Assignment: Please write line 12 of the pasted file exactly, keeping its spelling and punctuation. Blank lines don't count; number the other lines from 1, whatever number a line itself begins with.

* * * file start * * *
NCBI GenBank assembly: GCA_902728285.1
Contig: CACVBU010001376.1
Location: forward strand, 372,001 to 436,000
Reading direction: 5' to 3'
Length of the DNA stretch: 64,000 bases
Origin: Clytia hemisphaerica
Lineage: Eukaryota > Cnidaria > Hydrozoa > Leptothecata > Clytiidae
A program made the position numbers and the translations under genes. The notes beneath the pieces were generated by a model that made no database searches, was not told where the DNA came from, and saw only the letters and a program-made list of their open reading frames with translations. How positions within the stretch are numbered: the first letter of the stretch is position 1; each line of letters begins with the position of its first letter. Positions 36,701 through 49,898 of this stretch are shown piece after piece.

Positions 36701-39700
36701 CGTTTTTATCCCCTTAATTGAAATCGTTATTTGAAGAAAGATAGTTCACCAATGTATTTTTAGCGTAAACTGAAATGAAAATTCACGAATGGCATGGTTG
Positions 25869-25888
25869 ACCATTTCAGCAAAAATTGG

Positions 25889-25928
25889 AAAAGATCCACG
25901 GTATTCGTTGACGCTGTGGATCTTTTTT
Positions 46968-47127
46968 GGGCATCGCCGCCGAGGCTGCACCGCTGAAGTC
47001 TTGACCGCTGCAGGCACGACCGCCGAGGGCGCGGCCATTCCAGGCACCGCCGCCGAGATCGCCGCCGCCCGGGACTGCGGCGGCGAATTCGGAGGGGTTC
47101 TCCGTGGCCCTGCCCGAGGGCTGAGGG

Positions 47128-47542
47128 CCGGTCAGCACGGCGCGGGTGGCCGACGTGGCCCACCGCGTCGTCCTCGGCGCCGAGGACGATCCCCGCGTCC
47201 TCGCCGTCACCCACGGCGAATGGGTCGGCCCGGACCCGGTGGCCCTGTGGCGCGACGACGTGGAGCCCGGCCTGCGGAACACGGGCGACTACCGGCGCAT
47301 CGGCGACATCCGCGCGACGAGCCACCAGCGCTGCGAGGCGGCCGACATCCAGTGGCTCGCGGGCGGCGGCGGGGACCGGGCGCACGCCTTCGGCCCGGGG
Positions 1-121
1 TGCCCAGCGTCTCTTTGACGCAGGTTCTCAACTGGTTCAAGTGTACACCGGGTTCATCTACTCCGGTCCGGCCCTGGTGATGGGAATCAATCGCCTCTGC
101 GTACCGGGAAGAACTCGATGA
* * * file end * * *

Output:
25869 ACCATTTCAGCAAAAATTGG